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Your must-have guide to purchasing a small established business (Part II)

In part two of this article, we will be discussing how much you really need to buy a business; who do you need as part of your professional team and why they are important.

If you missed the article in part one, you can read it here.

So, how much is actually sufficient to purchase a small established business and how do you determine your budget?

According to Benchmark Business Australia, there are a few points to consider such as the purchase price; SAV; stamp duty; legal and accountant fees; working capital; bonds and your transition money.

All of these factors will help you work out how much you will eventually need as there isn’t an exact figure when it comes to purchasing a business. This very much depends on the type of business you will be purchasing too.

1. The purchase price – make sure you know the full and final price of the business and find out if there will be any other hidden costs that you will be responsible for. To further help you in this process and ensure you are paying a fair price, always seek advice from a solicitor, accountant or business advisor. You may also negotiate the amount with the buyer or financier before making payment. Avoid spending money on legal and accountant fees before calculating how much you will need to pay for the established business and making sure that you can actually afford it.

2. SAV (stock at valuation) – it’s always important to check what the cost price of the stock is; when it is due to be sold for and then potentially negotiating a price with the vendor. You do not want to be entering a contract in buying a business to only find out later that the purchased stock is no longer sellable.

3. Stamp duty – When you plan to purchase a business in Australia, you will need to prepare to pay the government stamp duty at settlement. Generally, around 3.5% to 4.5% of your total purchased business price. You can also ask your solicitor to calculate the exact amount and include this in the contract of sale.

4. Legal & accountant fees – it’s important you engage with a trusted solicitor and accountant to help you in the purchase process. Ideally one that is familiar and involved in commercial business sales. The accountant you engaged with is an important part of the money management of your company as you will know that your taxes are paid properly and on time.

5. Working capital – ensure that you calculate how much you need for working capital purposes. This can be done by calculating the operating cycle. Any shortfalls can be funded with borrowed money to smooth out the peaks and troughs of cashflow. This is important for your business as it helps to cover your operational expenses even if your business isn’t making enough working capital just yet.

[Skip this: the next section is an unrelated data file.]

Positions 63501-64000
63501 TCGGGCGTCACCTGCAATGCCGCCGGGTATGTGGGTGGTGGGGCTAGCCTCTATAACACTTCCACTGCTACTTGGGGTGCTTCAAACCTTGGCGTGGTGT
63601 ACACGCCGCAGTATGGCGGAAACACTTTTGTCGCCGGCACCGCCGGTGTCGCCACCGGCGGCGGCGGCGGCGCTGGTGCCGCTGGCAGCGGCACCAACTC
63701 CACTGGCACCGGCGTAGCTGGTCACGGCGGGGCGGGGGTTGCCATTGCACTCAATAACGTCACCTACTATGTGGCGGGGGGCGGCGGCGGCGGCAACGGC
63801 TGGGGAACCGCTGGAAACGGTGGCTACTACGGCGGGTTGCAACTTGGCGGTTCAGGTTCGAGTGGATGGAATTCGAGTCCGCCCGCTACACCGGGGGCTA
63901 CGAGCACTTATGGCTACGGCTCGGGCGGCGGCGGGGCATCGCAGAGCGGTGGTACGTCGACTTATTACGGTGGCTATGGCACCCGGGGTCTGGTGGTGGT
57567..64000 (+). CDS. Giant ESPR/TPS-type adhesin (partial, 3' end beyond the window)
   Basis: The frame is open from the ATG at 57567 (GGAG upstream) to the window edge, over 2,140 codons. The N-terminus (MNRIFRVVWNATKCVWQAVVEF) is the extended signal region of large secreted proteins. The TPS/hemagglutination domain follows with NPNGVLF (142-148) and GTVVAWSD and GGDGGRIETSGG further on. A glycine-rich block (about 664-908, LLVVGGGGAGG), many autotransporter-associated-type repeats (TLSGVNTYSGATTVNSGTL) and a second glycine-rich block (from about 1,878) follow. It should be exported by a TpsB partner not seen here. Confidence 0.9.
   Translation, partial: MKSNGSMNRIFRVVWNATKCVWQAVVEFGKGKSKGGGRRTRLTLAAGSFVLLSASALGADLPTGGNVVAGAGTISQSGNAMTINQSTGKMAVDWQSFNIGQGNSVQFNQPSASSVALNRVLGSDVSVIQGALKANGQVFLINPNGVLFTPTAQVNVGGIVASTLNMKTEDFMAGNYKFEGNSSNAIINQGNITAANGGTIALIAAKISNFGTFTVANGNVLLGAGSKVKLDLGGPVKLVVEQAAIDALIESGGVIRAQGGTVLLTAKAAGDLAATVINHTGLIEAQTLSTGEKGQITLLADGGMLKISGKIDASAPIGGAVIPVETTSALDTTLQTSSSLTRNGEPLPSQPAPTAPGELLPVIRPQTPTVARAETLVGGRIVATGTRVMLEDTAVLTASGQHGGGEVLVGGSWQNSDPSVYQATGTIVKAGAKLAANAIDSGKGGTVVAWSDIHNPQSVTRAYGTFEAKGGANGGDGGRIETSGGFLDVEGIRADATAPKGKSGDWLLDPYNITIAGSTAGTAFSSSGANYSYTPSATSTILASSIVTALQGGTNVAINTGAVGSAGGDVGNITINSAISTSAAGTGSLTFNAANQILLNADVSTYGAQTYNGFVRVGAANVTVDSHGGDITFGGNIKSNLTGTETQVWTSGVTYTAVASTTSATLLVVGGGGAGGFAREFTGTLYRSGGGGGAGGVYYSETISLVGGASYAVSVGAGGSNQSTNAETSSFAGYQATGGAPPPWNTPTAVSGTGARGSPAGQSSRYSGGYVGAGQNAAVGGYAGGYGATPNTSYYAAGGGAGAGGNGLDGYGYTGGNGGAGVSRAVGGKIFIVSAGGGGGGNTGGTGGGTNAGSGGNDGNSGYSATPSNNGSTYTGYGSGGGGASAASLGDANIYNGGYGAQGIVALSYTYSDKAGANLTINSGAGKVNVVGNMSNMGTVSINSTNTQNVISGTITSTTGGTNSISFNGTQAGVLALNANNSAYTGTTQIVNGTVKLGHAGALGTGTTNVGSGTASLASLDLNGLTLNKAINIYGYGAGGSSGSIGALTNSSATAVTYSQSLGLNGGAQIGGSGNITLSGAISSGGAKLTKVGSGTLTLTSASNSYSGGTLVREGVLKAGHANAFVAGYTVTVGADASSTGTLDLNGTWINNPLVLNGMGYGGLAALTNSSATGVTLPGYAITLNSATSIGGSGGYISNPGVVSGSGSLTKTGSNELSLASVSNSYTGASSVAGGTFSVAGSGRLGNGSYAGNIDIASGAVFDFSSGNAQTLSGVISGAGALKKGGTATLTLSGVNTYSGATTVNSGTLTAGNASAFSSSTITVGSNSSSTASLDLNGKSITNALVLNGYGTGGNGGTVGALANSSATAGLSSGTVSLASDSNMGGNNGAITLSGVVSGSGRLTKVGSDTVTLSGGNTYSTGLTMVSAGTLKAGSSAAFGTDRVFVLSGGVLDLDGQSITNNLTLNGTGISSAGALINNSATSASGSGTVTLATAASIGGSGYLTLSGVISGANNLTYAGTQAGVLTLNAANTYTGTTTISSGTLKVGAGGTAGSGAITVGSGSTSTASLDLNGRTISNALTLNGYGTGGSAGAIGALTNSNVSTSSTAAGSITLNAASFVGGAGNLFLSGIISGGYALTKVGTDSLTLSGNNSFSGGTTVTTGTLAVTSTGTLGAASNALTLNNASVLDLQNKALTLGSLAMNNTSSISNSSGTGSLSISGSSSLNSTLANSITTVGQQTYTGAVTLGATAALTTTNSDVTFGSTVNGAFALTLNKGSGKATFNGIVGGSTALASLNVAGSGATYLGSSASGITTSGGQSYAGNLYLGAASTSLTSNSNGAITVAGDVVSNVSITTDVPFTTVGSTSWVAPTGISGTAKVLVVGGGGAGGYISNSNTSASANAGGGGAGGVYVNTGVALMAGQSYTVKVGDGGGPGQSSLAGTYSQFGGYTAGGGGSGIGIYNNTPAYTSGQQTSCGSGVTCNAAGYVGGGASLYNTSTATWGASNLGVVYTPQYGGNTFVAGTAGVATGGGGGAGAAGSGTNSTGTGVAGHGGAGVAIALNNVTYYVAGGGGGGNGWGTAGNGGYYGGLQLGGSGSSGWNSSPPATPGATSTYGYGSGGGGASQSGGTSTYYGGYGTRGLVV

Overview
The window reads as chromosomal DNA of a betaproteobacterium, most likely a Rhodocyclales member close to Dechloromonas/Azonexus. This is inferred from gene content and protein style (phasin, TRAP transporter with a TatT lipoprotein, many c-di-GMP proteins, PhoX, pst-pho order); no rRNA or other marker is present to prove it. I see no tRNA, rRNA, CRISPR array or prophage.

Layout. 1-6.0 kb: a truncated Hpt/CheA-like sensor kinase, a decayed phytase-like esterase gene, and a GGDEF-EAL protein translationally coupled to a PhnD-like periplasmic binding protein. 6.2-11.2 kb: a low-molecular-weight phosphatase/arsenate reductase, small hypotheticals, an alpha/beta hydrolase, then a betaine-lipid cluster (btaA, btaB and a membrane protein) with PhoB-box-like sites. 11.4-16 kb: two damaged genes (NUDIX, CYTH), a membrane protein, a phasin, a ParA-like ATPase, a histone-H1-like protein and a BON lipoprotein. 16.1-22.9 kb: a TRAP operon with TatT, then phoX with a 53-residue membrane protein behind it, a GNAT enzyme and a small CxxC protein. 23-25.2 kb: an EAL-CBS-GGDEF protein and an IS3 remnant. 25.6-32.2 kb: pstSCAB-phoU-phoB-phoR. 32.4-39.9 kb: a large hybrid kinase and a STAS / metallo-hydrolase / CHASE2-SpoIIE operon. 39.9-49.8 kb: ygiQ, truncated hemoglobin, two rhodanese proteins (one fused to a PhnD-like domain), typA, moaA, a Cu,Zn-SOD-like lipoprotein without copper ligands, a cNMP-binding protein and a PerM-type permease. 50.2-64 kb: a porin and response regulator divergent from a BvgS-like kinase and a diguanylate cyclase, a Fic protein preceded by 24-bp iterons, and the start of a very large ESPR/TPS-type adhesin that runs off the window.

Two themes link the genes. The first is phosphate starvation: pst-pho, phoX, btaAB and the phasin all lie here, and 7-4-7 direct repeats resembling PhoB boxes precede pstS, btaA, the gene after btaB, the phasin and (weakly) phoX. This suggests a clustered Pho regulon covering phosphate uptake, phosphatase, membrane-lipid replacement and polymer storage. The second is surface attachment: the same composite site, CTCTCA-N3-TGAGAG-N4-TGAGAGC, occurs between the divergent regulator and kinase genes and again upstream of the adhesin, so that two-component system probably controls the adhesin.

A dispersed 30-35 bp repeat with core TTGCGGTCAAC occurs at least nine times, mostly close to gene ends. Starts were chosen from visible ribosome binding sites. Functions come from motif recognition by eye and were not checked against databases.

6. Bonds – in the event you are going to be leasing the business premise, you will be asked to provide a bank guarantee for the bond. The duration period is usually around 3 months in advance. The exact amount will be negotiated as part of the lease contract that you sign with the landlord.

7. Your transition money – doing your homework on what you need to know helps in the long run. This includes finding out if you will need to travel and how frequent that will take place, accommodation, transport fees, and more. These estimated charges will help you determine your budget when buying a business. It’s essential for you to know how much is required for you, so you can cover your personal expenses while you undergo the transition of a new business.

Who do you need as part of your professional team?

Assembling a team of skilled advisers can help guide you in the purchase process and assist you in decisions you need to make. Previously, in part one of this article, we mentioned how important it was to perform due diligence. This can be done with the help of your trusted lawyer, accountant, or business adviser as part of your professional team.

According to Business Queensland, your professional team can help you in the following:

– identify and reach your business goals
– negotiate contracts and other complex documents
– understand and comply with rules and regulations
– minimise risk in your business

The due diligence process is significant as this ensures that you are getting good value when purchasing an established business.

At FutureNow Finance, we look forward to working with you to structure a finance solution to purchase an established business and look after your ongoing finance requirements. Call us on 1300 013 730 or email us at hello@futurenowfinance.com.au